Find Your Inner Child

by Karen Meister

I flew through the air with the greatest of ease, the daring old girl on the flying trapeze!!

I took three days, just three little days, and felt like I was away for a fantastic vacation.  It’s amazing how renewed you feel when you get away from your normal routine.  I went to tennis camp with a group of women who have the same passion for tennis as I do.  We played tennis for 5 hours a day.  This would not be heaven to everyone, but for us it was glorious.  We played, got to know each other, told stories, danced the night away, and yes I took a ride on the trapeze!

I had a blast and so did the women who joined me.  We were an international group from Miami to Hong Kong to New Jersey to Argentina.  Stories of our lives growing up were different and yet so similar.  We bonded within minutes of our arrival and left with new friends for life.  Yes, this is going to camp….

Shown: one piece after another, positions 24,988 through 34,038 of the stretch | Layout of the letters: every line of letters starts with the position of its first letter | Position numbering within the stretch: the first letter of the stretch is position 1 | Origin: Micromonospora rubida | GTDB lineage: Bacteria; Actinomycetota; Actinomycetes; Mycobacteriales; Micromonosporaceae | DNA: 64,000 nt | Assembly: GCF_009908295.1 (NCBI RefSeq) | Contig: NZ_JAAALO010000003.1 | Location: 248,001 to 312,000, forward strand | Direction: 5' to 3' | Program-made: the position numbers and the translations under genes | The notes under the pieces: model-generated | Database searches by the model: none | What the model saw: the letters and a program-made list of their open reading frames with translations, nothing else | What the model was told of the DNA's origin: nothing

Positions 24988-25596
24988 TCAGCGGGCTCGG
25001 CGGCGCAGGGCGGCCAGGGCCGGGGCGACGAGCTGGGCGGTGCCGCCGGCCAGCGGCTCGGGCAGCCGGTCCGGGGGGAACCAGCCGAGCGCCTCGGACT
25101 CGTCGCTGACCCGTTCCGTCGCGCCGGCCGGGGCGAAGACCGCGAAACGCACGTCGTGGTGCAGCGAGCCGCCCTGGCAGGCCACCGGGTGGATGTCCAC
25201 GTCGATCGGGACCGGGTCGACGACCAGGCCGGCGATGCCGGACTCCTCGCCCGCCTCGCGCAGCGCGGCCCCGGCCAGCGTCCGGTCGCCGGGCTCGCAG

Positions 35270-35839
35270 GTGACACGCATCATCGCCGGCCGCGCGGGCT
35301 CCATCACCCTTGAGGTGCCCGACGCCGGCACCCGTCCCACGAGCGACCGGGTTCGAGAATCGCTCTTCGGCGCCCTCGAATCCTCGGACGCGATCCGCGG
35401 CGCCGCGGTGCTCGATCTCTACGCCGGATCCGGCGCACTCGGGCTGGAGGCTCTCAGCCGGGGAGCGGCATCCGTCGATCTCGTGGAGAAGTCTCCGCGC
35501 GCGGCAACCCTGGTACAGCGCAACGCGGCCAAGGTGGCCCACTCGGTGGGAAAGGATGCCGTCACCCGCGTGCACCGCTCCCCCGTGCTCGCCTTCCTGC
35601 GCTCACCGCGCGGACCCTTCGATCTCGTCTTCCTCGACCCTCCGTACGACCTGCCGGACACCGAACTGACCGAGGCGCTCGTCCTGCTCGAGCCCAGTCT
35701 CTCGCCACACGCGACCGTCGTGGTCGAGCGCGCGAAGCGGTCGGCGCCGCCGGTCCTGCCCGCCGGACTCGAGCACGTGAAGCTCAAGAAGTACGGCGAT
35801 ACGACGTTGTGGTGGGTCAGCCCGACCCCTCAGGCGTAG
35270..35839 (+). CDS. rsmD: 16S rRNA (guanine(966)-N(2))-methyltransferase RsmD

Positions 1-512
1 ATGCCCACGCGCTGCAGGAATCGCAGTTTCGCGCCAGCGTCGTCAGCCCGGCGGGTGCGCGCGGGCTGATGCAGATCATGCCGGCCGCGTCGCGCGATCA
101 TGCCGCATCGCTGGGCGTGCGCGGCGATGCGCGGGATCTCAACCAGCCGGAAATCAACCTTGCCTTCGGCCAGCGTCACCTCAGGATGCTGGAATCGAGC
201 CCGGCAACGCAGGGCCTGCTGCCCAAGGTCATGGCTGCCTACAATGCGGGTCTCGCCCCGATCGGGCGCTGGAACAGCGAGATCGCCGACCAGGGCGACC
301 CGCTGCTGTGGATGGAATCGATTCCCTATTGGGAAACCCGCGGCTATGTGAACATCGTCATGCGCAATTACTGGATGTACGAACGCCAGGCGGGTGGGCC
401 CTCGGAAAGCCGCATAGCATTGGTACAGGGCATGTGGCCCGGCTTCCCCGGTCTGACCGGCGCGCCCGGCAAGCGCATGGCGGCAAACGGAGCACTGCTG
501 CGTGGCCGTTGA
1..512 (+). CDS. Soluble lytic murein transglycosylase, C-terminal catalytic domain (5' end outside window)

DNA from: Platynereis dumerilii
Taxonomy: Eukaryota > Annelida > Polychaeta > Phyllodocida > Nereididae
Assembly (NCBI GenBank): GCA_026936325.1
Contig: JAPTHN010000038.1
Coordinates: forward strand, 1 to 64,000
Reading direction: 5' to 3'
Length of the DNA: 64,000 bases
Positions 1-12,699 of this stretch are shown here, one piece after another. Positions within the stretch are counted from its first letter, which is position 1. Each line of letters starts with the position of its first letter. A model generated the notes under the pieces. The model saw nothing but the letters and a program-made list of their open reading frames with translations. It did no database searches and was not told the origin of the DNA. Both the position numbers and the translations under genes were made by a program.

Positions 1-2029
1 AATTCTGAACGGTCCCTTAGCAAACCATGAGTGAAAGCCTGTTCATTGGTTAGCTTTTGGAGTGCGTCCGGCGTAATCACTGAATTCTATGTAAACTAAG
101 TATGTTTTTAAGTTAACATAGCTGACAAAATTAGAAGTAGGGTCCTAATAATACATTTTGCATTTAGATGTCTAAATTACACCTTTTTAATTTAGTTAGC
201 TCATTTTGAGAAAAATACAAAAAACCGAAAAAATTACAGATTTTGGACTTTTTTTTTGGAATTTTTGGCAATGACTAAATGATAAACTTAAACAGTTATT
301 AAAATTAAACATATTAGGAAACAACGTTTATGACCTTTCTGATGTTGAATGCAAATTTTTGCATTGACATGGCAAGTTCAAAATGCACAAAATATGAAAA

But I share this, not because I have to convince you that camp is good for your kids, but that sending your kids to camp is good for you too.  When you have little ones in the house, the time you get to yourself and/or you and your spouse, are so limited.  Needless to say, the kids always come first.  But, having an opportunity to reacquaint yourself with the child inside is extraordinary.  Being able to relax long enough to have a belly laugh that makes you cry is glorious.  Just having the time to find the quiet place in your mind where you can remember what it was like to be carefree is such a gift.

Many have said they feel guilty sending their children to camp.  First and foremost, going away to camp is a gift, not a punishment.  Crucial to find the right camp, but it is a gift for sure.  Second, take advantage of the time you have to refresh yourself.  Make sure it is a gift for the whole family.

Tennis camp was so much fun for me, I am planning another one for the spring (if by chance you happen to have a passion for tennis).  But make sure you truly consider camp for your kids, so you too, can take some time to find your inner child!